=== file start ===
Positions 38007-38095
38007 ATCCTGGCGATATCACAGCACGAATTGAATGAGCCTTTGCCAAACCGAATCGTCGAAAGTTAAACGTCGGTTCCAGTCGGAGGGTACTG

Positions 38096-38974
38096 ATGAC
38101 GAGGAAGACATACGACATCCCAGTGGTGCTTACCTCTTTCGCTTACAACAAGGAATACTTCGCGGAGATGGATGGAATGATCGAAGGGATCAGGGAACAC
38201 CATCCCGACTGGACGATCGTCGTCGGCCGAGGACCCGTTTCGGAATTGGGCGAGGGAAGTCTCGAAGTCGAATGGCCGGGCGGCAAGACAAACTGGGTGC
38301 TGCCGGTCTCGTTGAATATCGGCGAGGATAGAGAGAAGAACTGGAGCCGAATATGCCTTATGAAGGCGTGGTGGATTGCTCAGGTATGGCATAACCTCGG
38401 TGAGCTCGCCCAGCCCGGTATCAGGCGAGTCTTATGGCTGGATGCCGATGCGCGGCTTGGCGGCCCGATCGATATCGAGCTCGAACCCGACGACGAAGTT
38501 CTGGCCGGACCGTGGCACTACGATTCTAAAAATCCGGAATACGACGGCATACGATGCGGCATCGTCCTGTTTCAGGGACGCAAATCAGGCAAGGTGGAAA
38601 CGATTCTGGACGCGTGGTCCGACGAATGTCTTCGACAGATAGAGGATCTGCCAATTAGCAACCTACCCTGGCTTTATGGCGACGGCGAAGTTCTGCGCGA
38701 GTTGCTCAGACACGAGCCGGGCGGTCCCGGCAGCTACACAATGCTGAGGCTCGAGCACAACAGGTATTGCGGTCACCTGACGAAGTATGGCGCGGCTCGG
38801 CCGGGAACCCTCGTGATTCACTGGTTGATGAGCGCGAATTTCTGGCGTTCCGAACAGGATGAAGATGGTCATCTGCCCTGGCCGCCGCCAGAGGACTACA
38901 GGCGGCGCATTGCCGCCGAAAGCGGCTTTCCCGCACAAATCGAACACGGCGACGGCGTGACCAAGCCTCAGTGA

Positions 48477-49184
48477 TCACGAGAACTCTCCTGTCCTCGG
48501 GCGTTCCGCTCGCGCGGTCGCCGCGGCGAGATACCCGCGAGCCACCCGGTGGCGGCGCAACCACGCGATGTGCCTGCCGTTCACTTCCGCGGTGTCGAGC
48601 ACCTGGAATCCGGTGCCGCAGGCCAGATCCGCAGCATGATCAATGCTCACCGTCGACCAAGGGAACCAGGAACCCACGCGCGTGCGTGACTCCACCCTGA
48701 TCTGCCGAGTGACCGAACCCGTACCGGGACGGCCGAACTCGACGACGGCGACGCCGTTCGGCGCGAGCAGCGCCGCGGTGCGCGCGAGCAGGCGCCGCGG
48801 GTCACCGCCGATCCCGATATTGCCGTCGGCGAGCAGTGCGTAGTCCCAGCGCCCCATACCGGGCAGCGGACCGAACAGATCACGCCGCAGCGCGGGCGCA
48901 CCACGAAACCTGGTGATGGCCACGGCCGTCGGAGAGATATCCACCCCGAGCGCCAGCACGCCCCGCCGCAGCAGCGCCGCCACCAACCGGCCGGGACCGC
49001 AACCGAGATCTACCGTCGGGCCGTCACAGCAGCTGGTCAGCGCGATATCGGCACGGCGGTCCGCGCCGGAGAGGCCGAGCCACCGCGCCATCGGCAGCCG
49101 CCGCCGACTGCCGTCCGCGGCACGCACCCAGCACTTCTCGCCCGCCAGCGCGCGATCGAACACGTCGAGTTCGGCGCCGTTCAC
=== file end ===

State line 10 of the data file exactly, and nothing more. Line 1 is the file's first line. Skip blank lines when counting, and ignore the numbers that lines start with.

38601 CGATTCTGGACGCGTGGTCCGACGAATGTCTTCGACAGATAGAGGATCTGCCAATTAGCAACCTACCCTGGCTTTATGGCGACGGCGAAGTTCTGCGCGA